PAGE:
We examine three economic myths associated with India’s independence on the occasion of Republic Day 2018

  1. One Rupee = One Dollar in 1947 or 1950

This is not true of either 15th August 1947 when India became independent or 26th January 1950, when it became a republic. As this DNA report points out, the rupee was pegged to the British Pound till 1966 at Rs 13.33 to a pound. The Pound itself was pegged to the US Dollar at $4.03 dollars to a pound. This makes the exchange rate roughly Rs 3.3 to 1 US Dollar in 1947.

In 1966, the Indian rupee was devalued and directly pegged to the US Dollar at Rs 7.50 to a dollar. However one should also remember that foreign exchange was tightly controlled in the license raj era and hence the exchange rate was not as meaningful as it is today.

  1. India was deeply indebted to foreign nations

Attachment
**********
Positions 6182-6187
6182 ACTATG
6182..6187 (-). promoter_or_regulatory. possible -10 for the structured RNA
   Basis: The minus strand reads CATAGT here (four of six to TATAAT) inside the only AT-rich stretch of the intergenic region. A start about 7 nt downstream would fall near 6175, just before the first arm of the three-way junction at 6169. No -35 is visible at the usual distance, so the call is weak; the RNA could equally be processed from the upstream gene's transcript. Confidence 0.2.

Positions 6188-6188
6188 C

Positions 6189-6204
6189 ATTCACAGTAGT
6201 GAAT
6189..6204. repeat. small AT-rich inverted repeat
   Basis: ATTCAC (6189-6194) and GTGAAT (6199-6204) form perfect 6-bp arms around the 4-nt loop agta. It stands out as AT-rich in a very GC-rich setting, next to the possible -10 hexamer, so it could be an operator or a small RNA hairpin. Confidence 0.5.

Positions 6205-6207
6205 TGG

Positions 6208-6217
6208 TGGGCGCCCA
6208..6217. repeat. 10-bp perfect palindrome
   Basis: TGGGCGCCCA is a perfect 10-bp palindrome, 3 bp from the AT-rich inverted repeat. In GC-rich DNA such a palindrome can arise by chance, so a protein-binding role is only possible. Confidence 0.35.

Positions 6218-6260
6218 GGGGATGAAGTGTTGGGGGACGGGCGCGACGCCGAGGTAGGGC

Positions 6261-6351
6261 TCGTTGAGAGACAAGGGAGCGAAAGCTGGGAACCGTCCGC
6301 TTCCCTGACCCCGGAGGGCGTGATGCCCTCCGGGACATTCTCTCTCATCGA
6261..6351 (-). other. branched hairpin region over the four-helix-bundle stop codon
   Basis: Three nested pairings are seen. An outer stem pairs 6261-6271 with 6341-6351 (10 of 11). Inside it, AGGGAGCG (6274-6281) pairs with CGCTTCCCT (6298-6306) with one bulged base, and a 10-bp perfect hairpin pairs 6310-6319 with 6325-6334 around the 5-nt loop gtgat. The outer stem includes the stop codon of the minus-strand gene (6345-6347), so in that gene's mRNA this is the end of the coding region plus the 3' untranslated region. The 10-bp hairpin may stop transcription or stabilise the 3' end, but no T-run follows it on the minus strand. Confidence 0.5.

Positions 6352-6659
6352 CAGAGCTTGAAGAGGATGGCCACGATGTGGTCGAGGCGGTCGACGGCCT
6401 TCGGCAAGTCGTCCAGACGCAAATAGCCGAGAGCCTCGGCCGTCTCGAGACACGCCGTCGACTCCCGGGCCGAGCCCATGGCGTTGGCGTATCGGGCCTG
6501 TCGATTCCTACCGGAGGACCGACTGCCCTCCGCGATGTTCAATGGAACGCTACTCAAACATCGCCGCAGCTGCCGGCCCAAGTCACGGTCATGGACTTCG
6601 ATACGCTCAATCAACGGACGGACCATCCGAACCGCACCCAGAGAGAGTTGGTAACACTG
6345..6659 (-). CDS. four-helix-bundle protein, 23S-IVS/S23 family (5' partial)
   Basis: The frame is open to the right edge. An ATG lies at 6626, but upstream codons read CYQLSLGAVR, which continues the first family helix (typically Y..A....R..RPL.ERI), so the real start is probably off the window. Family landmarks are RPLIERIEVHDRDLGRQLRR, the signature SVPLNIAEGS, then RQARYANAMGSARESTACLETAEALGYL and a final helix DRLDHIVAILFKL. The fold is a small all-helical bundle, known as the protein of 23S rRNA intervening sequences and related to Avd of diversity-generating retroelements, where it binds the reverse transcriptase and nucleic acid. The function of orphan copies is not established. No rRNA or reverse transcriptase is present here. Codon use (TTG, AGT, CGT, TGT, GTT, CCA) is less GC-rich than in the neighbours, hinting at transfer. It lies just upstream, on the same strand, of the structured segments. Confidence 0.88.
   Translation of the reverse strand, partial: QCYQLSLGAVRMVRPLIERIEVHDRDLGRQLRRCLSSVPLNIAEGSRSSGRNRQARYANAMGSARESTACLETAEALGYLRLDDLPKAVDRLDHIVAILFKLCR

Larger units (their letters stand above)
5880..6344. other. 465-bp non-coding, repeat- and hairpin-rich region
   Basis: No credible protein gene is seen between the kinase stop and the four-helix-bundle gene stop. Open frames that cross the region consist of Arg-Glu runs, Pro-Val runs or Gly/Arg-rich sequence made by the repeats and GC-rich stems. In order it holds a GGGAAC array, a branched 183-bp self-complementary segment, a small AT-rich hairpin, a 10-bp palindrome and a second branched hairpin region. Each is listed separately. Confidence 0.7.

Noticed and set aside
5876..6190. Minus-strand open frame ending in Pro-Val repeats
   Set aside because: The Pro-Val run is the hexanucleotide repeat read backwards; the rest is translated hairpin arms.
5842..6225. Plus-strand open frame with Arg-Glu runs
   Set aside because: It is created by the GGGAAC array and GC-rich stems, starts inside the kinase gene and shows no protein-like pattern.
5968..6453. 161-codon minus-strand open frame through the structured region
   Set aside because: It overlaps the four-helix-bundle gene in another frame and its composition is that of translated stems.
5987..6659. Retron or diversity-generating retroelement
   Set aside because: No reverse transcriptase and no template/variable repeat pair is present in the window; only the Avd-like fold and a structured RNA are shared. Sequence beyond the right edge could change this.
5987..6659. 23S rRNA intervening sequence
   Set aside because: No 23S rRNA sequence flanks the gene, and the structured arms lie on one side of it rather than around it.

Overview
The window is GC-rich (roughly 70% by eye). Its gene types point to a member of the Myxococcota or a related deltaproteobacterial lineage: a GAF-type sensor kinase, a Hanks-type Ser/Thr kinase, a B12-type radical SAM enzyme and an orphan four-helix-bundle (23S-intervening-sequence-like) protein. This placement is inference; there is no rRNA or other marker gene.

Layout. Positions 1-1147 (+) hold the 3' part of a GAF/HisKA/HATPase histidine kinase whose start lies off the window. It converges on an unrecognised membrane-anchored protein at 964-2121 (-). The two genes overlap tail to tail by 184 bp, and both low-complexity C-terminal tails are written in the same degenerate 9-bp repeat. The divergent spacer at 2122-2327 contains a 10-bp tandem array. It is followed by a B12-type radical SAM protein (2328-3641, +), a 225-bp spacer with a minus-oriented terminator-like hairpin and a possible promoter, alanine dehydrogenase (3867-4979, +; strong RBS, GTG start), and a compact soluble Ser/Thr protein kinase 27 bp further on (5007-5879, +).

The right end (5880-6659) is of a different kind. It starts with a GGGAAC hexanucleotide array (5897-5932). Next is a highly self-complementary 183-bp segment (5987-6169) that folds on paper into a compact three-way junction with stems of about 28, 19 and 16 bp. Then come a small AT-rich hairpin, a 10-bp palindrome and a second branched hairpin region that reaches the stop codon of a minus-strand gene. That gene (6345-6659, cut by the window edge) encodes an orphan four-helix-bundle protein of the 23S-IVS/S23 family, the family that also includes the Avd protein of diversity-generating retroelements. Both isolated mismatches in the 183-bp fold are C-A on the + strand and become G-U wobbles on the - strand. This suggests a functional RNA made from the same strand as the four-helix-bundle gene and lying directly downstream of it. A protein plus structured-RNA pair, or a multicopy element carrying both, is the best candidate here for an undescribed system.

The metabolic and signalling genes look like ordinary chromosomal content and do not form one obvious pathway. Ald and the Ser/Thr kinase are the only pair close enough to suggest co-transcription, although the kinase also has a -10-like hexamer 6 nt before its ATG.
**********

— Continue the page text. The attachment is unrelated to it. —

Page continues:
This is also not true. In fact, India held a large positive balance (1.13 Billion Pounds) of British Pound Sterling at independence, with the Bank of England. This balance had accumulated as a result of British imports from India during World War II. The money was used to pay for India’s development spending in the initial years after independence.

  1. Everything was cheap

Prices of many years ago look cheap without actually being cheap, simply because of inflation. In its early years after independence, India was reeling from Partition and the shortages created by World War II. A Mint article compared how much things cost in 1947 with 2017. We’ve worked out the inflation in each of them from this data. Have a look.

Item 1947 Price (Rs) 2017 Price (Rs) Annual Inflation
Newspaper 0.13 4 5%
Petrol per litre 0.27 67.5 8.2%
Ticket (Del to Mum) 140 6788 5.7%
Cinema Ticket 0.3 250 10%
Milk 0.12 45 8.8%
Raincoat 4 250 6%
Gold (10 gm) 88.5 31,100 8.7%

The table also gives you a good idea of how gold performs as an investment over very long periods. It manages to keep up with inflation in most articles but does not create spectacular wealth.

Neil Borate

Neil Borate is Deputy Editor, RupeeIQ. He can be contacted at neil@rupeeiq.com.